Swimming Like Salmon: Honoring Instincts

SCIENCE Salmon 115106

I drew the Salmon card this morning from my deck of Medicine Cards. I had to laugh because the other day I was flipping through the book – in my post-facebook boredom – and thought it was interesting that I’d never drawn the salmon card. I’ve been using these Medicine Cards on and off for about 14 years and some cards have just never come up for me. I won’t read the reading before it comes up in my spread because I want it to have its initial impact on that day. So, I laughed when I pulled the card this morning. It made me really pay attention knowing that the slippery swimmer had evaded me all of these years. I wish I could post the reading, but for some reason it’s not swimming in the internet stream. I’ll just have to tell you my thoughts.

The card reading says Salmon medicine is about inner knowing and the need to follow what we instinctively know. Salmon have the most interesting life cycle. They are born in freshwater. Some live all of their lives in freshwater, but many of them swim downstream to live the majority of their life in the ocean. Apparently, their ability to adapt to saltwater comes in the smolt phase of their life. They live their lives in the ocean, growing bigger and bigger until it is time to spawn. Intuitively, they return to the freshwater where they were born – many say the exact spot – to lay their eggs. Now, this wouldn’t be that big of a deal if they lived in a lake. But if they traveled from a lake to a river to the ocean early on WITH the current, they now have to traverse it AGAINST the current. Ever tried kayaking or canoeing against the river’s current? Ever tried it in a fast-flowing rapid? Ever try when you’ve got fisherman, bear and man-made obstacles blocking the water? Ever did all of that for 150 miles? That’s a serious homing instinct.

lifecycle

I’ve always loved to eat salmon, and it’s so good for you. When I moved out to the Pacific Northwest, I learned a thing or two about salmon. On my first trip to the Pike’s Place Market, I looked around at the salmon. My previous experience was that you could buy salmon – just one kind – at the grocery. This was before they even labeled it wild-caught or farm-raised. I told the retailer I wanted some salmon. He said, “Well, do you want Coho, Pinks, Chinook or Chum?” I giggled. “I don’t know,” I answered. “What’s the difference?” He took me through a tour of the different types and how they tasted. Salmon from different rivers and the ocean also were offered. I had no idea that salmon was such a diverse food offering. He also showed me the huge assortment of smoked salmon piled up in his booth with all of the different kinds of salmon smoked with different flavors. None of it tasted like the smoked salmon I’d previously tasted. This was fresh-tasting and chewy and only vaguely familiar. I ate salmon all the time while I was in Seattle. It was the chicken of the Pacific Northwest. There’s a particular salmon that I bought once a year. It’s the Copper River salmon. At $38 a pound in 2000, it was pricey, but I learned it was worth the pricetag to have at least once a year. When the Copper River salmon started running, the first fish were Fedexed to restaurants and stores in Seattle, and I was very privileged if I could get one. They were very oily and dense and similar to fish candy if there was such a thing. I absolutely adored it.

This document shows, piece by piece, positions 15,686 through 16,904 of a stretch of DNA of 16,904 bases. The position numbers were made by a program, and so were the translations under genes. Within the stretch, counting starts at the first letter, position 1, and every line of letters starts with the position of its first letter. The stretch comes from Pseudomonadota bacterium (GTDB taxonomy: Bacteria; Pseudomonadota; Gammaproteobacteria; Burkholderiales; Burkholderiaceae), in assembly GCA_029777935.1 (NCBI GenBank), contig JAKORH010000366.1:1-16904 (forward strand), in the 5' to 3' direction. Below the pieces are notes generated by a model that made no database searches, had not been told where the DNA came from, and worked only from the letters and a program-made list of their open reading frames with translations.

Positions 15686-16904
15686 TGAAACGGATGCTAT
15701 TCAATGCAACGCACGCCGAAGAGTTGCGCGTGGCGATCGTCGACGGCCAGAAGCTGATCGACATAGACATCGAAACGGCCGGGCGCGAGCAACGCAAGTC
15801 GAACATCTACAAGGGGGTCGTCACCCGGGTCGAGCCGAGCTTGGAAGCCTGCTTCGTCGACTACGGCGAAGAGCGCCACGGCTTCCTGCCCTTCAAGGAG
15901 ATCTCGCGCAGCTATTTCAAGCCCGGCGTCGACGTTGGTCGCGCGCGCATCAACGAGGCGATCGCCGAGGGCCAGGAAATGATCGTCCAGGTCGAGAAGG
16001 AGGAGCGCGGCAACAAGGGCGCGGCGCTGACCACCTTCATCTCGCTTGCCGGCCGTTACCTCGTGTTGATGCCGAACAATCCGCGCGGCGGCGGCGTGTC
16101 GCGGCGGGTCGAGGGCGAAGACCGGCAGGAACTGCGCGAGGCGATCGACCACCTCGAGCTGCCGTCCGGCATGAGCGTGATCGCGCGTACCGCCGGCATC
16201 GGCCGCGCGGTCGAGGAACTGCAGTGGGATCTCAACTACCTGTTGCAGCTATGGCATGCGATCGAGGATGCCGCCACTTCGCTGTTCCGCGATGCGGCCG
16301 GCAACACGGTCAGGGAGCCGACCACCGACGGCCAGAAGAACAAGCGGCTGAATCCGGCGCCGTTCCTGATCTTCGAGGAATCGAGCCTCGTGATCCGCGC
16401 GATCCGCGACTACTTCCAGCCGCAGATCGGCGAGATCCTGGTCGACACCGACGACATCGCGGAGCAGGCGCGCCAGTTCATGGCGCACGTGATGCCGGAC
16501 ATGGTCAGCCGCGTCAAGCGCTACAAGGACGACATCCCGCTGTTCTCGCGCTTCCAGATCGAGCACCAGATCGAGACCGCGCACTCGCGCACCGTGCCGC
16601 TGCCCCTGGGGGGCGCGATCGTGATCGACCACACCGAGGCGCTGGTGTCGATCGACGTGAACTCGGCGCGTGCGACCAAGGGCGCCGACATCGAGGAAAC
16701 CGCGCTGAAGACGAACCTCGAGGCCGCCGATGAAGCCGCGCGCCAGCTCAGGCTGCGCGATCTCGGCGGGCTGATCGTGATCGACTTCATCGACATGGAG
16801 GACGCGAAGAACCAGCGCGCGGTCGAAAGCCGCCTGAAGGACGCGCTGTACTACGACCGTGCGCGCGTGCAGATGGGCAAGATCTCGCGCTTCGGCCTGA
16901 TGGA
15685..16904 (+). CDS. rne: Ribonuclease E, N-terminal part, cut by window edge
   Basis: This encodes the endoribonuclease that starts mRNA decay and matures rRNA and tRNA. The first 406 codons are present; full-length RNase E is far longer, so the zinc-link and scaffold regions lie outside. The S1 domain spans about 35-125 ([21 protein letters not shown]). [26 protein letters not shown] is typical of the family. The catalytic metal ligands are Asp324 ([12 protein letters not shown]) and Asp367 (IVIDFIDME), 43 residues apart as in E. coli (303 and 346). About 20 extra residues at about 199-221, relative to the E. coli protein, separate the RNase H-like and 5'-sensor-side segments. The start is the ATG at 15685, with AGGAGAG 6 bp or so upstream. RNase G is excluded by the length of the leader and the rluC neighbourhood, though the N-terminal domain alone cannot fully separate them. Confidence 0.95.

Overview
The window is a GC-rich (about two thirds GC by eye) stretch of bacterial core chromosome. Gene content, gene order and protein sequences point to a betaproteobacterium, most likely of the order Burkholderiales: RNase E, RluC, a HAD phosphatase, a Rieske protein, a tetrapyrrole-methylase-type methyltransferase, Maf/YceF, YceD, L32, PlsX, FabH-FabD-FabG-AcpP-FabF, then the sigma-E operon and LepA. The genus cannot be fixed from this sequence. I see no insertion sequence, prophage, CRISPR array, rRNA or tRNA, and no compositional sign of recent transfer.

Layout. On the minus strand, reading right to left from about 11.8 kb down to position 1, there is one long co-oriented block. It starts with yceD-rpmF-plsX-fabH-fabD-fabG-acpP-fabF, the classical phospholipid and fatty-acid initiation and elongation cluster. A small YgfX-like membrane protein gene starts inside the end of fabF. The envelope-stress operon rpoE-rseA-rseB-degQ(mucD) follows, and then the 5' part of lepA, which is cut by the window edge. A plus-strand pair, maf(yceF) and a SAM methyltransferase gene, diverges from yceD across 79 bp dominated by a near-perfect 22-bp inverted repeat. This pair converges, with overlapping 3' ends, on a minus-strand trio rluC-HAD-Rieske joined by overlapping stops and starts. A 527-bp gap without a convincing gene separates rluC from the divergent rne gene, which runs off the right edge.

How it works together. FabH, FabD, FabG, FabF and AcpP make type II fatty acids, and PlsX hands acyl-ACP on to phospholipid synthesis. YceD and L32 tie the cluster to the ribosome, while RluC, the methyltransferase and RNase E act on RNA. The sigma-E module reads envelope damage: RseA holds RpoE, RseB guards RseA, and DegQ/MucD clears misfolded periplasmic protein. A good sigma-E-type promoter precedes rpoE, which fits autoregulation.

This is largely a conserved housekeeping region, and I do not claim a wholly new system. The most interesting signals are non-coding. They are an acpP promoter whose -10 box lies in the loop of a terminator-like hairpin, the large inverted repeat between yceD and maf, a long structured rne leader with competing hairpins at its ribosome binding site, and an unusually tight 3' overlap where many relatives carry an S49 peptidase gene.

Aerial view of the Copper River in Alaska... where all the famous salmon come from.

Aerial view of the Copper River in Alaska… where all the famous salmon come from.

I rarely eat salmon anymore. It would be like eating crawfish anywhere but Louisiana. Some things are meant to be eaten where they live. I’ll buy it, but it’s in the same realm as chicken and not in a good way. But, I am still fascinated by them. What I took from the cards this morning is that there are drives inside of me that I need to follow regardless of the obstacles and fears that might come along the way. I know deep inside what these drives are. I may not know exactly what they mean, but they bubble up, encouraging me to move in a direction not knowing whether I’ll ever get there. The destination is what compels me, but it’s the journey that makes the difference. The journeys in my life require fighting to get upstream. Those journeys and that fight make me stand out, build my strength and spawn my wildness. The cards say the salmon signifies life cycles and the lessons we learn from them. It’s not the cycle itself that matters, it’s the lessons we take with us.

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This morning I made my regular stop at Starbucks over on Corporate Blvd. I wanted a sweet treat. It’s Friday. It’s Jeans Day. So, I got a chocolate croissant and ordered a decaf latte. I asked the barista if I could have it in a mug and on a saucer so I could pretend I was in a real cafe. He looked taken aback and affirmed that I was in a real cafe. I laughed and said, “Thank you. You are right.” That would have been enough to make my day. I sat down with my computer to start to blog. Cindy served me my latte and chocolate croissant. She thanked me for visiting their cafe today. The latte had this beautiful little heart in the creamy foam. Hana hand-made it especially for me. If nothing else goes right the rest of the day, it made my day. Lesson learned: Ask for what you want. You actually might get it and in a much bigger way than you anticipated.

Thank you, Ms. Salmon, for swimming into my cards today. You did not go unnoticed. I will follow my heart with all of my available resources.

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